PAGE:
Stillbirth is when a pregnancy which has gone beyond 24 weeks ends with the death of the baby before she or he is born. In 2013, 3,284 babies were stillborn in England and Wales, affecting around 1 in 200 pregnancies.
Not all the causes of stillbirth are currently known, but experience from other countries suggests that if pregnant women know the risk factors, the signs to look out for and when to seek help, this can reduce how often stillbirth happens.
Things you can do to reduce the risk of stillbirth
It's not possible to prevent every stillbirth. However, we do know that certain factors increase the risk and there are simple things you can do to reduce the risks.
Go to all your antenatal appointments
It is important not to miss any of your antenatal appointments. Some of the tests and measurements that can identify potential problems have to be done at specific times. Going to all your appointments will also mean your midwife can give you relevant information as your pregnancy progresses.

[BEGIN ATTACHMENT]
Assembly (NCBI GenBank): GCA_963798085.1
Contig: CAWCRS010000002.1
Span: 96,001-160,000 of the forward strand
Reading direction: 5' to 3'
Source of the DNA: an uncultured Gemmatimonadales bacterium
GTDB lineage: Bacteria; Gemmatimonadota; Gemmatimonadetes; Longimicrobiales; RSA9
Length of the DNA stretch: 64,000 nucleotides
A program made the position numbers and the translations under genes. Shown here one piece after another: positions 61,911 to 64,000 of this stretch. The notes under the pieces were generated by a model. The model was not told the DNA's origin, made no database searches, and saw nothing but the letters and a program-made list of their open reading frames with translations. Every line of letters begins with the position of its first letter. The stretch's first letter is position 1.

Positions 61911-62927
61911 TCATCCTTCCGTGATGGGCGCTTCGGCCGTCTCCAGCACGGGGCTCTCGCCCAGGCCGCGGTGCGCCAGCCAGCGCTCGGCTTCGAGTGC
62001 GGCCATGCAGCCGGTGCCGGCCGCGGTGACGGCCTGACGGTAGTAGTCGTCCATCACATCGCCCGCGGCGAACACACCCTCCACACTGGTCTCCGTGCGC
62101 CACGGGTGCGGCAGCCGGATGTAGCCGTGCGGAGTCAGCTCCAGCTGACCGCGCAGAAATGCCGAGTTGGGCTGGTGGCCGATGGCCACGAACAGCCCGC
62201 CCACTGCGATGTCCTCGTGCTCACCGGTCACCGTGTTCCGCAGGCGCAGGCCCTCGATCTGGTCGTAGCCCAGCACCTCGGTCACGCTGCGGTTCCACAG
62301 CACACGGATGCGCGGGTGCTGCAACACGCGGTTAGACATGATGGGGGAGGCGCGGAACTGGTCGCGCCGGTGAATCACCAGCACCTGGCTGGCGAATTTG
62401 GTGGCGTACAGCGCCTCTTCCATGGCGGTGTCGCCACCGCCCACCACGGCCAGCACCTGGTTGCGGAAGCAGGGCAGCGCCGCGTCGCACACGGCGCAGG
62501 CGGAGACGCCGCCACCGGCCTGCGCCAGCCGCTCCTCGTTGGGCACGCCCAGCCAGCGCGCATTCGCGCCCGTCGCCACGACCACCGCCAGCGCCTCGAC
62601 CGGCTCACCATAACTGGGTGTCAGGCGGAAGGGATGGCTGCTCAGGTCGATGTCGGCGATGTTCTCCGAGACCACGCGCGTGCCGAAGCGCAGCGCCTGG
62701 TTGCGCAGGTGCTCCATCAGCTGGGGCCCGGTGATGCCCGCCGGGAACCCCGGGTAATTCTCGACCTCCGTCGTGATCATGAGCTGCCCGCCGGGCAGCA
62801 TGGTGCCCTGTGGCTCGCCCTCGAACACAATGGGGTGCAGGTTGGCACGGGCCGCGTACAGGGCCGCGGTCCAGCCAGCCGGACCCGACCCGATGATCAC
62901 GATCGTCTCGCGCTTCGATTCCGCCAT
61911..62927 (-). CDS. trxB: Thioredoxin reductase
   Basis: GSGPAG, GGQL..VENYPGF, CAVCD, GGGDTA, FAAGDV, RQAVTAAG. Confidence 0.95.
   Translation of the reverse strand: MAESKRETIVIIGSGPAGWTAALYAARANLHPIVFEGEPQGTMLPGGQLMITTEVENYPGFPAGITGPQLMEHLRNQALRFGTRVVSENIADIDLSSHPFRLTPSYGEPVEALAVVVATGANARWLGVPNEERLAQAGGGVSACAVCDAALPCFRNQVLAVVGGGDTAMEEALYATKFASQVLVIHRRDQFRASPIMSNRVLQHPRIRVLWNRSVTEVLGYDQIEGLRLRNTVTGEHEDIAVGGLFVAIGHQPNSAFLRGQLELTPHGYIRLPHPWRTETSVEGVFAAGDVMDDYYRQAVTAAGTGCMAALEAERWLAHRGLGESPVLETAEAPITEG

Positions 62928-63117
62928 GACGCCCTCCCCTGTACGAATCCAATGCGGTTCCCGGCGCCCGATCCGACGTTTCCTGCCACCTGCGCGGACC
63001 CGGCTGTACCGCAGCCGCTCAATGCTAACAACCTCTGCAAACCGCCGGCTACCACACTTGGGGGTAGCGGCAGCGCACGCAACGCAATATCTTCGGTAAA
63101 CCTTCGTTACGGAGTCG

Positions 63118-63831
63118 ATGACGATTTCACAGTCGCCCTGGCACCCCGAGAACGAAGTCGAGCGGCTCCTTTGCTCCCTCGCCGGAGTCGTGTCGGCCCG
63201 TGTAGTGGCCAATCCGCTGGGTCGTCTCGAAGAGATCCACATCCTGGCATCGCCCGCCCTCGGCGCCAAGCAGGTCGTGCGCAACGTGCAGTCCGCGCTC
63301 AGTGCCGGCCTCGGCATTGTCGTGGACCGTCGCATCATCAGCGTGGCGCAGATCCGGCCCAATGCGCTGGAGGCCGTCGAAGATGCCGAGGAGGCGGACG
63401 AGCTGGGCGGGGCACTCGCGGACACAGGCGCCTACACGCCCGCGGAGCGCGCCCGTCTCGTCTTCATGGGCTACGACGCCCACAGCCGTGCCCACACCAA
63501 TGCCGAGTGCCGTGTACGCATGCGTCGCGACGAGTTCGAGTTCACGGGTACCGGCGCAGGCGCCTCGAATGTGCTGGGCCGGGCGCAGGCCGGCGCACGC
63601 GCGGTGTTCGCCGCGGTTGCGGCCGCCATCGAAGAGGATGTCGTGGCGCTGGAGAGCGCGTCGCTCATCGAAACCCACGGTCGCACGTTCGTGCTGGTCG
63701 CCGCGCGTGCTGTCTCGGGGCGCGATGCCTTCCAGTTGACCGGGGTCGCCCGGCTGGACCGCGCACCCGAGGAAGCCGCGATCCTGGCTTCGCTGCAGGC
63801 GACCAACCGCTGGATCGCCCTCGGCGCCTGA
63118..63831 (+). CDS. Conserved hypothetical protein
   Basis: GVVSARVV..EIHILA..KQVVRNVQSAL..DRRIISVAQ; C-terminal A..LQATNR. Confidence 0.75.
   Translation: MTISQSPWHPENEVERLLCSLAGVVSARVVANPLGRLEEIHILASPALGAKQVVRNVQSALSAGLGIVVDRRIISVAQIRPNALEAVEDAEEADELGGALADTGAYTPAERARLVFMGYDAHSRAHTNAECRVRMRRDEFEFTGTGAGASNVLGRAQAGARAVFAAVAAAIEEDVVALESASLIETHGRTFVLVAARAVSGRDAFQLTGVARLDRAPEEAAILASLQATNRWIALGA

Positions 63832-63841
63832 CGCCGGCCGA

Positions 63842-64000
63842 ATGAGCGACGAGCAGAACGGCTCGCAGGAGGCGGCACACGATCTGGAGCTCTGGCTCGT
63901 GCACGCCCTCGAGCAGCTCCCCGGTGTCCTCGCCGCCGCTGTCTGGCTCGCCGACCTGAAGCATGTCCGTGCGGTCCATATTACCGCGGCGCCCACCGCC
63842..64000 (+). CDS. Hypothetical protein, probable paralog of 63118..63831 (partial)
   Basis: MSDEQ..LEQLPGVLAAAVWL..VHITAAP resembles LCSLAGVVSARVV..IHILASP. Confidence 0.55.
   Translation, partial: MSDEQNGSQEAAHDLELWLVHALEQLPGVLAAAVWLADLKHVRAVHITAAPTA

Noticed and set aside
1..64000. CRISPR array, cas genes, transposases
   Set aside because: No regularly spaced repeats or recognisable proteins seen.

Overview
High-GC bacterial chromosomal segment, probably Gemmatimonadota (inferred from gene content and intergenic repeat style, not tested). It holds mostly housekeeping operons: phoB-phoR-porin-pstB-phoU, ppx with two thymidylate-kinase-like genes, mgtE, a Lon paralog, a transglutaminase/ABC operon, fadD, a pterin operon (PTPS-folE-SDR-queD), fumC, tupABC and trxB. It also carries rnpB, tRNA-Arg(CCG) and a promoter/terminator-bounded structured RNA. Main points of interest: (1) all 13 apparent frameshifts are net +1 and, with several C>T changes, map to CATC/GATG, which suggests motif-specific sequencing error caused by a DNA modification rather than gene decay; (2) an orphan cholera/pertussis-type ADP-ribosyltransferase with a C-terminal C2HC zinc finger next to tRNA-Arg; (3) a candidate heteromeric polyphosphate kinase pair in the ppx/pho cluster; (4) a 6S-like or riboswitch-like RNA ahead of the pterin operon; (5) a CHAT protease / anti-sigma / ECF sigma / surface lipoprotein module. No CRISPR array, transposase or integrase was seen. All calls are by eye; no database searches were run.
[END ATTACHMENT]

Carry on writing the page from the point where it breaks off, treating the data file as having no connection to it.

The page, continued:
Find out about when you will have your antenatal appointments.
Eat healthily and keep active
Try to swap unhealthy foods for healthier options, and try to keep active. Being overweight or obese can increase the risk of problems in pregnancy. While pregnancy is not the time for a weight loss diet, you do not need to put on any extra kilos in pregnancy if you are already overweight.
Read about how to have a healthy diet in pregnancy and exercise in pregnancy.
If you smoke, the best thing you can do is to stop. Stopping at any time in pregnancy will help, though the sooner the better. The NHS provides lots of support to help women stop smoking in pregnancy – your midwife, GP or pharmacist can advise you, and there will be a "stop smoking" programme you can join, which your midwife can direct you to.